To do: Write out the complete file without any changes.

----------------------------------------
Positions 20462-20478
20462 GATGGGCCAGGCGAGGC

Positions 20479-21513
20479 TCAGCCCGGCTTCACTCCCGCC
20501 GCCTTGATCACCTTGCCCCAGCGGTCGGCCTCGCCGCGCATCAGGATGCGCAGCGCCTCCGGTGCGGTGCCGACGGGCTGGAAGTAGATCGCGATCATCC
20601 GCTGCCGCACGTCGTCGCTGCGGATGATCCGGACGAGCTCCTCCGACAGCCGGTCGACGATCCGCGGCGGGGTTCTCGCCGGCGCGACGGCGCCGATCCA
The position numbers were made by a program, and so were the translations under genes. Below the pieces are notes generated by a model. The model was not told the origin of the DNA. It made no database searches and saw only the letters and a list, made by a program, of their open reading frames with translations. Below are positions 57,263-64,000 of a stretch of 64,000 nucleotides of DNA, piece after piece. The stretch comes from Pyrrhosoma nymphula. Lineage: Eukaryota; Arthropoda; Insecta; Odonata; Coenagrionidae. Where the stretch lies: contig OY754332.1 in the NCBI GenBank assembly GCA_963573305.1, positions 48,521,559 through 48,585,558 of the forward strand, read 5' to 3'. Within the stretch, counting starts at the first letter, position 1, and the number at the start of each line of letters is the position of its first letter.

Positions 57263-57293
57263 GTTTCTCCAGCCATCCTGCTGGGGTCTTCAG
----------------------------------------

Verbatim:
Positions 20462-20478
20462 GATGGGCCAGGCGAGGC

Positions 20479-21513
20479 TCAGCCCGGCTTCACTCCCGCC
20501 GCCTTGATCACCTTGCCCCAGCGGTCGGCCTCGCCGCGCATCAGGATGCGCAGCGCCTCCGGTGCGGTGCCGACGGGCTGGAAGTAGATCGCGATCATCC
20601 GCTGCCGCACGTCGTCGCTGCGGATGATCCGGACGAGCTCCTCCGACAGCCGGTCGACGATCCGCGGCGGGGTTCTCGCCGGCGCGACGGCGCCGATCCA
The position numbers were made by a program, and so were the translations under genes. Below the pieces are notes generated by a model. The model was not told the origin of the DNA. It made no database searches and saw only the letters and a list, made by a program, of their open reading frames with translations. Below are positions 57,263-64,000 of a stretch of 64,000 nucleotides of DNA, piece after piece. The stretch comes from Pyrrhosoma nymphula. Lineage: Eukaryota; Arthropoda; Insecta; Odonata; Coenagrionidae. Where the stretch lies: contig OY754332.1 in the NCBI GenBank assembly GCA_963573305.1, positions 48,521,559 through 48,585,558 of the forward strand, read 5' to 3'. Within the stretch, counting starts at the first letter, position 1, and the number at the start of each line of letters is the position of its first letter.

Positions 57263-57293
57263 GTTTCTCCAGCCATCCTGCTGGGGTCTTCAG